The notion of 'ordinary students' caught in a freedom-of-speech vacuum is thus a smokescreen. For who's really trying to remove debate on campus here? Who's really trying to shut down the settings in which students can challenge government policies and cuts? It's not students' unions - and it's not that go-to scapegoat, the infamous 'safe space policy'. No, the most insidious conditioning comes from a government which actively promotes a system of high-cost education that disciplines students to seek only value for money, rather than to question, engage critically or seek an alternative path to that which drives us quickly - anonymously - into the labour market. The restrictions on freedom come not from protecting the vulnerable, the marginalised or the disenfranchised, but from a system that sees universities as little more than a conveyor belt towards a graduate job; a system that, from day one, pits students against their peers in the pursuit of money, skills and 'aspiration'.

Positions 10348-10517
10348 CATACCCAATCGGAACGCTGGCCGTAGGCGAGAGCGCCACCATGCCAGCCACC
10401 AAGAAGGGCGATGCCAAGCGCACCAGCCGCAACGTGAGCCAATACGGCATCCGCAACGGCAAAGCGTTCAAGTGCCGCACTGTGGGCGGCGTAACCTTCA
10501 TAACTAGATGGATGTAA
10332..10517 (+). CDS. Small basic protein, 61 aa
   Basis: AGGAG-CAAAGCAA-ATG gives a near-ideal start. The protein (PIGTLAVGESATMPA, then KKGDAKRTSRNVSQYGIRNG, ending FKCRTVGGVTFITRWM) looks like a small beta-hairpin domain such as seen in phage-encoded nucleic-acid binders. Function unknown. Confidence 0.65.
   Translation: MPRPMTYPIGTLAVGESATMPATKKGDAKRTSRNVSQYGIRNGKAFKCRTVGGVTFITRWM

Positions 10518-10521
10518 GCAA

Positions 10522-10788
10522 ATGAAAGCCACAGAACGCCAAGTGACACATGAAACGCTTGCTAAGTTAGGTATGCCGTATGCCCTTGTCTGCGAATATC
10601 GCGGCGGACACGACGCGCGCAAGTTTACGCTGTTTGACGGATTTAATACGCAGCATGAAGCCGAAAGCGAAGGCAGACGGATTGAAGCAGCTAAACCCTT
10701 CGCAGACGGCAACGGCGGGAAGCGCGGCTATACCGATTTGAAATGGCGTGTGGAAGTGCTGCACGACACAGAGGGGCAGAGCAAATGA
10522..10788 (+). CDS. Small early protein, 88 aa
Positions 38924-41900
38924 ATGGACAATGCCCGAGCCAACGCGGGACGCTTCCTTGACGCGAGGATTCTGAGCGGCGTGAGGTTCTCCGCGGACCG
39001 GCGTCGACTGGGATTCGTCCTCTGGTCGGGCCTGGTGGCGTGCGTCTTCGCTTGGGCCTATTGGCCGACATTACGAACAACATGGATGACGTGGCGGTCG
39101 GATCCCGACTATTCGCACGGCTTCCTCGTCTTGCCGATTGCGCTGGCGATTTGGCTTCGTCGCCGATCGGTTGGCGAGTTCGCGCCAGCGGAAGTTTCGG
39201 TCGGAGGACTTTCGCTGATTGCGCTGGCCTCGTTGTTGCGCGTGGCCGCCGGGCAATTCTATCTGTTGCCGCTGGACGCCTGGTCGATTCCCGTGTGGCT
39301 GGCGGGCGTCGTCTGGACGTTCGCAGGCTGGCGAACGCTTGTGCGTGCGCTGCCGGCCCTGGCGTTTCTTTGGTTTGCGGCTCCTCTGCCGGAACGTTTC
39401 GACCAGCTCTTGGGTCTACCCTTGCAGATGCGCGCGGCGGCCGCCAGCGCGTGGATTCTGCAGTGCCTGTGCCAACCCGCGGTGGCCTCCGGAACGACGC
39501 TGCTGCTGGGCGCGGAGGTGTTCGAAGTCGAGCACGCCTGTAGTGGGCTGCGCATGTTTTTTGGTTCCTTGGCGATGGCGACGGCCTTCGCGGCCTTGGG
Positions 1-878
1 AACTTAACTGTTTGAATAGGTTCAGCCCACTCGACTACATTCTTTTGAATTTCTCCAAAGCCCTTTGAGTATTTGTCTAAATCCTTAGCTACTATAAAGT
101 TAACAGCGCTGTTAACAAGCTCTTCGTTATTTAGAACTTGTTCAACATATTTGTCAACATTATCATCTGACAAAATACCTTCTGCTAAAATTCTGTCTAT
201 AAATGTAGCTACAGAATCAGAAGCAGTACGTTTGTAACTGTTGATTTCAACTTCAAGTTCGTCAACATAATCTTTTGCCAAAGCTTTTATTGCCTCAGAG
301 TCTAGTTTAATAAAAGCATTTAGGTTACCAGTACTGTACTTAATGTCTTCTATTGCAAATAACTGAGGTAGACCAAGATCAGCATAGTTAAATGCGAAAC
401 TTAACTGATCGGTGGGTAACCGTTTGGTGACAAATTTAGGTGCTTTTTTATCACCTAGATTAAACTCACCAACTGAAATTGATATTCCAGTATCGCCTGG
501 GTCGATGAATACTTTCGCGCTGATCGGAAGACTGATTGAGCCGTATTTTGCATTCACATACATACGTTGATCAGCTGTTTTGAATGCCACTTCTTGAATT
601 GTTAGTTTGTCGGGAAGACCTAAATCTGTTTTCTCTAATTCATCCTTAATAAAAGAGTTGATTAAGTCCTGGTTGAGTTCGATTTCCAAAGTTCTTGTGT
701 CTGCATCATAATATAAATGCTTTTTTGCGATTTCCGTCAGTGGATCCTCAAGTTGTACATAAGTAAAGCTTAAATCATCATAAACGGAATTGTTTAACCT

For just as fees keep us shackled by subsuming our critical thinking, so too does the university conveyor push students towards extracurricular activities that can be neatly packaged and sold, bolted on to their CVs to "add value" to our usefulness as human resources. Burdened by the looming spectre of debt, students willingly abandon dissent, community action and even the vaguest notions of youthful fun, thinking that these identikit 'experiences' will help them stand out in a job market which values their 'mouldability'. As the last bastion of community values in a Higher Education system which endorses cut-throat competition for the latest internship, the highest grades and best CV-boosting opportunities, it's no surprise that students' unions are now the latest targets for a government actively seeking to silence dissenting voices.